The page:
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4th Carbon from Space Workshop: Characterising the land component of the Carbon Cycle and its connection with the ocean and atmosphere

 October 25 - October 28


Over the 5 years since the 3rd Carbon from Space workshop in Exeter in 2016, the efforts to implement the Committee on Earth Observation Satellites (CEOS) Carbon Strategy[1] have led to detailed plans for new satellite launches including, among others, Copernicus CO2M, BIOMASS, NISAR, FLEX, OCO-2, OCO-3, GEOCARB, GEDI and IceSat-2, all with potential to address the gaps in data and understanding of the carbon cycle. In addition, effective institutional arrangements for realisation of the Integrated Carbon Observing System have started to take shape e.g. through the European activity on developing an operational anthropogenic CO2 emissions monitoring and verification support capacity[2] and the establishment of improved or better coordinated in situ networks (NEON, ICOS, TERN, FOS[3] etc), as well as major improvements in the availability and consistency of satellite observations e.g. through the NASA MODIS records, ESA Climate Change Initiative (CCI)[4] and Copernicus Services.

Significant improvements have also been made in the estimation of the global carbon budget, in particular through the change to a concept of ‘imbalance’ through the quantification and parameterisation of the terrestrial carbon balance rather than consideration of the land as a residual (Friedlingstein et al. 2021[5]). In addition, significant advances have been made in the determination of the budgets of the two other major GHGs, methane (CH4) and nitrous oxide (N2O). However, such budgets, while they provide a global view and distribute the carbon by sector and region, are not sufficiently detailed for use in understanding regional or national carbon balance, especially in the terrestrial domain. There is, therefore, a pressing need to move further and faster, driven by the upcoming Global Stocktake process and the goal to limit global warming to well below 2, preferably to 1.5 degrees Celsius[6], compared to pre-industrial levels (IPCC). This requires that the knowledge base needs to improve in terms of process understanding but also consistency and quality of observation and prognosis across both time and space.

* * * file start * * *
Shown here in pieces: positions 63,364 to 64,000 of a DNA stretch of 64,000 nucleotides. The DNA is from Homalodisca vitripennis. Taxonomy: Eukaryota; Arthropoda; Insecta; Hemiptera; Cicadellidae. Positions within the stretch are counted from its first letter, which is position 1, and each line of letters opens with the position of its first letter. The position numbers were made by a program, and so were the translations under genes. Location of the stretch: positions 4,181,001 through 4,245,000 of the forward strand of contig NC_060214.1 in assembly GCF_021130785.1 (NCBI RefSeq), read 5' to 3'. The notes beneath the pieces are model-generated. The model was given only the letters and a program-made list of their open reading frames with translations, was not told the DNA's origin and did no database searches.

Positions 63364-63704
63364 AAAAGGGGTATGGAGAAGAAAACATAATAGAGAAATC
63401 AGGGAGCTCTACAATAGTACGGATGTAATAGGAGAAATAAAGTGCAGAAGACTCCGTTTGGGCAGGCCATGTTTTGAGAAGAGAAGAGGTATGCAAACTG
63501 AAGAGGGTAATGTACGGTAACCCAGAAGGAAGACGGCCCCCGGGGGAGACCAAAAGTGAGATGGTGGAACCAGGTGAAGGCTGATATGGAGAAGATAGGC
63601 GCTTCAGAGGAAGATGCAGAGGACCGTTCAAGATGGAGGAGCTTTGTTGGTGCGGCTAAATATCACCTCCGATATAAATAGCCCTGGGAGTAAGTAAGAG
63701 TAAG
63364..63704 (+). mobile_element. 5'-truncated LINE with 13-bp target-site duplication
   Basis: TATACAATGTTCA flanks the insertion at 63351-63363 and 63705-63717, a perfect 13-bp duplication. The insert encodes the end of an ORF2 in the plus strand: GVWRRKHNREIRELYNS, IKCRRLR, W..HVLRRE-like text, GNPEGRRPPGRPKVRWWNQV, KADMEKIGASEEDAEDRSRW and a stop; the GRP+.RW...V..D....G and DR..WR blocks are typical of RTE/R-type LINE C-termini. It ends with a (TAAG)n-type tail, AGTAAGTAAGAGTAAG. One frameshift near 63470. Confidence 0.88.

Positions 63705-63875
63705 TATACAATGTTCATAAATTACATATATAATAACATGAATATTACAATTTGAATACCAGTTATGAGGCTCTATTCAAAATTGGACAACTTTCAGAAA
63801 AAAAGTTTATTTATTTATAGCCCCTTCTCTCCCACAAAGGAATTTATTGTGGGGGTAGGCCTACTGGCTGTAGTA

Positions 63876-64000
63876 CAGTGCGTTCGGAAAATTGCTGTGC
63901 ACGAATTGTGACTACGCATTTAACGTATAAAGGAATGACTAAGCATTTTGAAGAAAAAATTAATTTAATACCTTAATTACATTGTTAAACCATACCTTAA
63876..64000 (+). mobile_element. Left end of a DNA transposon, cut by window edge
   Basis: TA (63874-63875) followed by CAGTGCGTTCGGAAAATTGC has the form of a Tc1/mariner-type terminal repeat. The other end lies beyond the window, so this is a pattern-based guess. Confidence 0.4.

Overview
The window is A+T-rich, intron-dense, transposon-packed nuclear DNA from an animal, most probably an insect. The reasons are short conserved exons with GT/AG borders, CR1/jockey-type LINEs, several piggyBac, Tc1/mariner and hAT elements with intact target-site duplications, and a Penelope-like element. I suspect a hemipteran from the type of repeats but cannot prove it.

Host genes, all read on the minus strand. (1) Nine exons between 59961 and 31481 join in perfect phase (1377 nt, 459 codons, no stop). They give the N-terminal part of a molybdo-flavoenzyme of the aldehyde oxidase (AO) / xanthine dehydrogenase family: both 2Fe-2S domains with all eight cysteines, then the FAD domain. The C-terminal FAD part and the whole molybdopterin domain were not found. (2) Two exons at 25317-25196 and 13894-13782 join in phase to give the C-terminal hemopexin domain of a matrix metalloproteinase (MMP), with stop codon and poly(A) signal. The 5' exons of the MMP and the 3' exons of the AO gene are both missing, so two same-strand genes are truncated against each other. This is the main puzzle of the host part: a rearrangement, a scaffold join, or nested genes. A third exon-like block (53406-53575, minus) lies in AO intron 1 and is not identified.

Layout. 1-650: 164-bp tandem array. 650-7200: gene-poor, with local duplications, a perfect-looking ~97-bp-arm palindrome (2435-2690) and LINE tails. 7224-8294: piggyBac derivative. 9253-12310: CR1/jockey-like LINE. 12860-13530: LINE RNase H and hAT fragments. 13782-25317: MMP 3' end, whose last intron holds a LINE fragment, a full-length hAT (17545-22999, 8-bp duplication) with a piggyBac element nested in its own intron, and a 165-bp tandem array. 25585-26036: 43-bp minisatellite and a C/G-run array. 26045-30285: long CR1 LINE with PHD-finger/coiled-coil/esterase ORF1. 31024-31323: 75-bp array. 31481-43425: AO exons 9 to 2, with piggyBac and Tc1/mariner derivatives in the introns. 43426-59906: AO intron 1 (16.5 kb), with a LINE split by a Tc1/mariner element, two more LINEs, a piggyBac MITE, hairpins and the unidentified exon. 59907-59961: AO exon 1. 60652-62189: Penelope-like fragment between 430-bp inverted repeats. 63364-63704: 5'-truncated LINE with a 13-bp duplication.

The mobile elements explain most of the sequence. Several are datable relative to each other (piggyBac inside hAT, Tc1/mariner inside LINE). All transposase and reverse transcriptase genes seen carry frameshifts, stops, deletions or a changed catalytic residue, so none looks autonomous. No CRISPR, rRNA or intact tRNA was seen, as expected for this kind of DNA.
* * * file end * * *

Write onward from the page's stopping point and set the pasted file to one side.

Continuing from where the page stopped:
In collaboration with the Global Carbon Project, the European Commission and NASA, the European Space Agency (ESA) is convening the 4th Carbon from Space workshop to bring together the EO, in situ and Earth system science communities addressing the land component of the carbon cycle including their interfaces to the atmosphere and ocean domains and communities.

The workshop will be virtual but based around dedicated topical sessions and community proposed sessions (see Annex II). Each session is envisaged to feature a mixture of talks and discussion to identify the recommended actions for the land domain and its interface with the atmosphere and ocean. For each topical session, there will be slots to accommodate changes in time zone and allow views from beyond Europe.

The objective of this workshop is to review progress against the recommendations of the 3rd Workshop[7] (see Annex I for Summary) and establish a revised strategic plan of research and development activities to guide the programmatic actions and investments on terrestrial carbon research for the time frame 2023–2028. This strategic plan is needed to help the Space Agencies and major funders to develop programmatic calls for research on the terrestrial carbon cycle, in particular in view of the Global Stocktake and wider commitments made under the Paris Agreement and subsequently COP26 in Glasgow.

The workshop completes the series of virtual meetings comprising the ATMOS2021 ( and Ocean Carbon from Space (


Visit the website for further information and to submit your session proposals and abstracts



Preliminary Agenda 




October 25
October 28
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